Too Many Holidays

Too Many Holidays

Sahil Deshmukh, Editor

How Corporate America Manipulates You – with Frivolous Days


We in the US all know the classic holidays: Easter, Veteran’s Day, President’s Day, and so on. But have you ever heard of “Splurge Day”? What about “International Nose Picking Day”? Or how about even “Take Your Plant for a Walk Day”? Many would agree that these last few are just too ridiculous. But then comes the next logical question: Why? Why are there just so many frivolous holidays? Who benefits from this?

Well, the answers to these questions are a little complicated, so hang tight as we dive into the history of holidays.

In the beginning, we had the classic holidays, each with their own unique history and story. Christmas is a complicated holiday, with many different meanings attached to it over the centuries. New Year’s celebrates, well, the New Year, as it has for centuries. Veteran’s Day was created to honor the work and the impact that veterans have had, and that encourages the support of veterans who struggle today.

Then came the era of the recognition days. It started with good intentions: people created the days and spread the word to encourage positivity, though it didn’t stay like that for long. As soon as corporations saw these recognition days, they started to think about how it could be used for marketing purposes, or even, how they could CREATE holidays for marketing purposes.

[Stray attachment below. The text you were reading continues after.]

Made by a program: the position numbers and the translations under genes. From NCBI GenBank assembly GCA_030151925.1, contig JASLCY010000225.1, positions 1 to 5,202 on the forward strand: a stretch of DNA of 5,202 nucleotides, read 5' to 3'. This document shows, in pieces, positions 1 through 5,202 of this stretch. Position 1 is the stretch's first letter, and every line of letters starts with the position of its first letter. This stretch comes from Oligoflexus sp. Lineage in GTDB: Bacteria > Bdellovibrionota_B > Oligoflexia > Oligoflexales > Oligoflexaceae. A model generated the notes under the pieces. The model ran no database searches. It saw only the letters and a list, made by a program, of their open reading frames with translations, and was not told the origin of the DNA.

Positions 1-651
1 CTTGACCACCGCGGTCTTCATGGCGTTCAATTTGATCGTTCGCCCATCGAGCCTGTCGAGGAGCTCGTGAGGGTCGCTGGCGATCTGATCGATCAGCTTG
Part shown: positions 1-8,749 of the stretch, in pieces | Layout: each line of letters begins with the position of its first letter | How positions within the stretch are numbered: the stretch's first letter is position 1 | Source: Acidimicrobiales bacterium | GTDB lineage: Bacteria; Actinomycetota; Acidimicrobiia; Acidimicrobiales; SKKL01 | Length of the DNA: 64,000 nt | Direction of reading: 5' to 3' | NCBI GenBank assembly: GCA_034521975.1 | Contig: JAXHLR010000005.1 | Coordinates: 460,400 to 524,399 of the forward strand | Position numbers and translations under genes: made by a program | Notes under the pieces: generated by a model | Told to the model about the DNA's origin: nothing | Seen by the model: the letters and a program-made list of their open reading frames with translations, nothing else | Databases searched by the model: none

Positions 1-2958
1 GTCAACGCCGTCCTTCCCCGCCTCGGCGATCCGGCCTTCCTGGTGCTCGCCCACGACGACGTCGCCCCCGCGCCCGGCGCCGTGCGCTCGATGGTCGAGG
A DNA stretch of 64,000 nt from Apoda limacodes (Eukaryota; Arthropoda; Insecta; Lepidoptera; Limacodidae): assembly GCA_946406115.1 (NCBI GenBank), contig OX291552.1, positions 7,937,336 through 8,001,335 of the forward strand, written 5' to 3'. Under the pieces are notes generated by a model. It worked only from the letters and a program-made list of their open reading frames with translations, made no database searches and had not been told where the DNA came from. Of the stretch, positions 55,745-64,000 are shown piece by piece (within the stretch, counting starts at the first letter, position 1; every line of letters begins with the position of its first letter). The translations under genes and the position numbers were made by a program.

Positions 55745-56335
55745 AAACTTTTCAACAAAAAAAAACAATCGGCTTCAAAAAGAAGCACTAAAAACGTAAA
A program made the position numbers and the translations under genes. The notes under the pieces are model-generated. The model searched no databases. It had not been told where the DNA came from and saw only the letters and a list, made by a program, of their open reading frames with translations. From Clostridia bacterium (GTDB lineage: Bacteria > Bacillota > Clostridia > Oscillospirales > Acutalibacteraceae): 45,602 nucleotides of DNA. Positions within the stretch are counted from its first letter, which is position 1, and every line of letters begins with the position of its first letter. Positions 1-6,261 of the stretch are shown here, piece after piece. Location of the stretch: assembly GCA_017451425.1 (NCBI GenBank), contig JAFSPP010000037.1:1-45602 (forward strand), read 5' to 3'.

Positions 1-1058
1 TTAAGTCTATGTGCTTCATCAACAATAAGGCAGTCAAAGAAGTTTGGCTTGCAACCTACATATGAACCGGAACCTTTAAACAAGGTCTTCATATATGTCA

National Pancake Day? IHOP. 

International Coffee Day? The International Coffee Association. 

National Drive-Thru Day? Jack in the Box.

Even traditional holidays have been heavily marketed and influenced by corporations to suit them to their own needs. Anything you can think of has been heavily monetized by corporations. Candy companies have captured Halloween as a time for generous spending on candy and Valentine’s Day is a little more than a big basket of money for flower and candy companies (again). 

At this point, you might be asking yourself: “Well, now that I know this, what can I do? What’s the point of knowing this?”

If you want to stand up, there are many things you can do. You could raise awareness and tell people you know. You could use social media to spread the word to the world. And if you really can’t do anything, you could always do nothing: avoid putting a couple extra dollars in the pockets of manipulation.

Manipulation only works when you let it work, so take a stand with us against Corporate America and end the days of the frivolous holiday, today.